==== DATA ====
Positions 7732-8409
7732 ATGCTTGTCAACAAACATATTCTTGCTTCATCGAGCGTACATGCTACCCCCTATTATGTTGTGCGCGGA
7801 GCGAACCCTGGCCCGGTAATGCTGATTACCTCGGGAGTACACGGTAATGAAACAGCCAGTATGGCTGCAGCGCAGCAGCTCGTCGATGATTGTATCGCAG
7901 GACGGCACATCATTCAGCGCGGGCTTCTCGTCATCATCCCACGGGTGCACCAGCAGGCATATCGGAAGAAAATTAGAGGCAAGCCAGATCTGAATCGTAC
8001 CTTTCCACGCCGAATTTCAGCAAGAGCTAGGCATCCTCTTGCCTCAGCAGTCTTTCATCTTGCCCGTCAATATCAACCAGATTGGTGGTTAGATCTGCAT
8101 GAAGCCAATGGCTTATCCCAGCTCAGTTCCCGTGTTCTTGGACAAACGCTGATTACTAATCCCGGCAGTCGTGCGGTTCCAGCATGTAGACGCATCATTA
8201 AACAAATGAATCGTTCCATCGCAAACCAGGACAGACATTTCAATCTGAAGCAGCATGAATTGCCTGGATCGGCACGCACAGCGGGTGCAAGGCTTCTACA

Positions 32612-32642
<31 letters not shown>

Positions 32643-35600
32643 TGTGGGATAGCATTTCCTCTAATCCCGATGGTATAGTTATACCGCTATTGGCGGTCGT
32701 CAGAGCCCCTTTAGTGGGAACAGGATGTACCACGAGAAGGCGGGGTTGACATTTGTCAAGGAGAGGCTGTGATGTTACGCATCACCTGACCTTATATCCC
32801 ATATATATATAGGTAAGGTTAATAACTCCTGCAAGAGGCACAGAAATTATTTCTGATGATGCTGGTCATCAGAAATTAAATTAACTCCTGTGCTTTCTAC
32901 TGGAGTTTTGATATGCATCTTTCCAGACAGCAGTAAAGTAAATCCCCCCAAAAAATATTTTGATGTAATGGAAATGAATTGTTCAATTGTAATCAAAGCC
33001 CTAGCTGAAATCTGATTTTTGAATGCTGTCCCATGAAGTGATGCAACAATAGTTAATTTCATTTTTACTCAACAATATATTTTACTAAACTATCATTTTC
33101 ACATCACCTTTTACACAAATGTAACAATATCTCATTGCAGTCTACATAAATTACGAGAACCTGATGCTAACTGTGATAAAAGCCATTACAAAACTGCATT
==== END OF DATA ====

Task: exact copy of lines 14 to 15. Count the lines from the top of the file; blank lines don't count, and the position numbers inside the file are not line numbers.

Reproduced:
32901 TGGAGTTTTGATATGCATCTTTCCAGACAGCAGTAAAGTAAATCCCCCCAAAAAATATTTTGATGTAATGGAAATGAATTGTTCAATTGTAATCAAAGCC
33001 CTAGCTGAAATCTGATTTTTGAATGCTGTCCCATGAAGTGATGCAACAATAGTTAATTTCATTTTTACTCAACAATATATTTTACTAAACTATCATTTTC